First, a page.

Because of the unexpected jawbreaker quality of the sprinkles, the next time I was at the store I grabbed the biggest bag of mini M&Ms that I could find.

I know they’re not a great treat, but in my defense we hardly eat sugar and he’s only getting two M&Ms at a Time.

Unload the dishwasher?

Yay! Two Mini M&Ms.

Take out the recycling?

Yay! Two Mini M&Ms.

My son is fun-loving and silly; he enjoyed taking this picture.


I’m not saying that this will work for every kid. There are a plethora of comorbidities that couple with ADHD, and if your child has something like ODD it might not work (it probably won’t in that case).

But, for us it is working.

And it is teaching him life skills.

He is old enough to understand that his brain needs smaller goals and rewards.

So this will serve him well when he is older.

The one thing I’m not doing is bribing him.

I’m rewarding him just like adults get rewarded.

If you work 8 hours you get a paycheck for your reward for your time and effort.

In an ideal world, kids would help around the house without extra incentives.

But, I don’t live in a perfect world with perfect kids.

I live in this world with ADHD kids who need to figure out how to exist in this world.

By doing this, I’m helping him establish coping mechanisms for adult with.

And I’ve come to realize that we only call it bribing when we don’t understand what chemical problems exist in the brain of a child with a developmental disorder.

Once we understand the problem, a few  M&Ms– or whatever carrots you choose– make perfect sense.

Whatever you do, it has to be worth it to the Child.

If I made him do five chores for one sprinkle or M&M it wouldn’t be enough external motivation for him to complete the task.

If I had known that so few mini M&Ms would fix this problem, I would have tried this ages ago.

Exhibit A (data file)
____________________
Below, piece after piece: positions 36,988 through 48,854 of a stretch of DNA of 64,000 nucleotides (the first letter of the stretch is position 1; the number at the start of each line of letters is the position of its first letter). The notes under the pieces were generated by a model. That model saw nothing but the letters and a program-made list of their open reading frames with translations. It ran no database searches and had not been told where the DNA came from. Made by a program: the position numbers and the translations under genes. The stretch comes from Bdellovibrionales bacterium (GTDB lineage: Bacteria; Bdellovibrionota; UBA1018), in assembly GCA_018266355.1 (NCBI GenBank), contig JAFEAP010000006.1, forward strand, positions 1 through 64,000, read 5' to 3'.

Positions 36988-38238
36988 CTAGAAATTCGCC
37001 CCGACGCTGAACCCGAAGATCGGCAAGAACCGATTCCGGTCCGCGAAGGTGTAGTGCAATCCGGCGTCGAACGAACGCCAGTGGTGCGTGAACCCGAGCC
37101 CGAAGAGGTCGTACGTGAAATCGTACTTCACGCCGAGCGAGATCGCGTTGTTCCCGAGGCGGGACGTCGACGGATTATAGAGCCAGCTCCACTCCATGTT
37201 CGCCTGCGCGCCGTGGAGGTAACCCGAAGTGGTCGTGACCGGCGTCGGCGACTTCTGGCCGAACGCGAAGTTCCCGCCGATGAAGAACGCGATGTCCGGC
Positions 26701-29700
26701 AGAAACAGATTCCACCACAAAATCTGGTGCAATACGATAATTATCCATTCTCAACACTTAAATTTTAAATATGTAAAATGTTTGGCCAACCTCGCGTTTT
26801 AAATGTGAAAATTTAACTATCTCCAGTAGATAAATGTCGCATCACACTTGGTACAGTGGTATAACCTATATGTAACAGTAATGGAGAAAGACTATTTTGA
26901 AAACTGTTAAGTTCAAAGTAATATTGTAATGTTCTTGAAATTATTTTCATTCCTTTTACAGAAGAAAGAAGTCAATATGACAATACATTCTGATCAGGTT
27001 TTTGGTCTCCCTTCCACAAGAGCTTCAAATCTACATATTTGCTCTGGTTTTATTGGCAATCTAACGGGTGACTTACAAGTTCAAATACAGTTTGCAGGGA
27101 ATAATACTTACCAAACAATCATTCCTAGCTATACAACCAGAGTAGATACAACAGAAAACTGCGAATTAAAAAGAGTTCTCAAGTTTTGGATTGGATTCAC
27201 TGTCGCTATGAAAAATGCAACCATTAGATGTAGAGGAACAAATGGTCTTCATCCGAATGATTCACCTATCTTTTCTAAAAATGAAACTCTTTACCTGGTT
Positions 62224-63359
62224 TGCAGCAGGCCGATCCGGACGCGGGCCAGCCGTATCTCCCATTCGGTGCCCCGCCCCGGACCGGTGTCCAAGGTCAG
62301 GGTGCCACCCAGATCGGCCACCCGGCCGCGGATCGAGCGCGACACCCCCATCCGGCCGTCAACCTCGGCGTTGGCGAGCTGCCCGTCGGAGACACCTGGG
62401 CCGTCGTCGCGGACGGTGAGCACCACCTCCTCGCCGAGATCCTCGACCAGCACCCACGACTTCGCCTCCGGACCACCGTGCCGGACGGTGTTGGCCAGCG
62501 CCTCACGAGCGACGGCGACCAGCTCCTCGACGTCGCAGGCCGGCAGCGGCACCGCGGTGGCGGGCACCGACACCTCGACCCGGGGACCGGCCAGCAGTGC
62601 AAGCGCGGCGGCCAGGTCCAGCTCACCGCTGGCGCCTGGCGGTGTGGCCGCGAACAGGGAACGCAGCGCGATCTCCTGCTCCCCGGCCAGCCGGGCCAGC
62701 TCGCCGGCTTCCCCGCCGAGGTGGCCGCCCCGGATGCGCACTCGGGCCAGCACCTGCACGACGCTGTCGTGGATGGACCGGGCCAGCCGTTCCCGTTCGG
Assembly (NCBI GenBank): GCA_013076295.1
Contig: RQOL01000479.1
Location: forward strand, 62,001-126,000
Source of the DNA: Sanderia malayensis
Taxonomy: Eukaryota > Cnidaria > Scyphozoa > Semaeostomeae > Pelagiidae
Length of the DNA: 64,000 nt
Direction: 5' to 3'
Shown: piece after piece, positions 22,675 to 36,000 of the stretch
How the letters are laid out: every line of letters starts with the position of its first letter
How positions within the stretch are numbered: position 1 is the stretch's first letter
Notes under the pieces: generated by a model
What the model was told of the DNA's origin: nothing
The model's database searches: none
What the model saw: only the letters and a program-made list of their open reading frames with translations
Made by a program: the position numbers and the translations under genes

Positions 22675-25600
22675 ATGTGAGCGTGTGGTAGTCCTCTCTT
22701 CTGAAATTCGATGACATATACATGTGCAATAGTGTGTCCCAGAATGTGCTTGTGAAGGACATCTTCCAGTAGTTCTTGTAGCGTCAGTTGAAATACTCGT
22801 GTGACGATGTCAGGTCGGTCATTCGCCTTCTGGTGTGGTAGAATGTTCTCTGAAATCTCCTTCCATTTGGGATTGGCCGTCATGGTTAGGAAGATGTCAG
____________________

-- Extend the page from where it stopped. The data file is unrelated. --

Some kids may be so reactive to sugar that they can’t handle even a few M&Ms for a reward.

Here are some other ideas:


Canned pineapple chunks


A chunk of cheese

Dried fruit



Anything that this child would view as a reward or a treat will work. Offer a few things and see what lights up the child’s eyes.

I hope this will help someone else as much as it has helped us.


Sarah Forbes


P.S. This was posted with the approval of the above-mentioned child. I make it a point to not post about my children without their knowledge and okay. I think this teaches them healthy boundaries.

P.P.S. I have received a lot of backlash for this post. If you think the post is unhelpful, just move along. Don’t attack my parenting or spam my blog. There is no reason to be nasty just because you don’t like what worked for us. No one is making you try it. 


2 thoughts on “My ADHD Child and Chores: How a Few Mini M&Ms Saved My Sanity”

  1. When my ADHD son was 3-5, I used to motivate him to put away toys by letting him honk an obnoxious bike horn or ring a really annoying bell. He’d rush off to put away the items I gave him then gleefully collect his reward and run off again. It was a great motivator for him.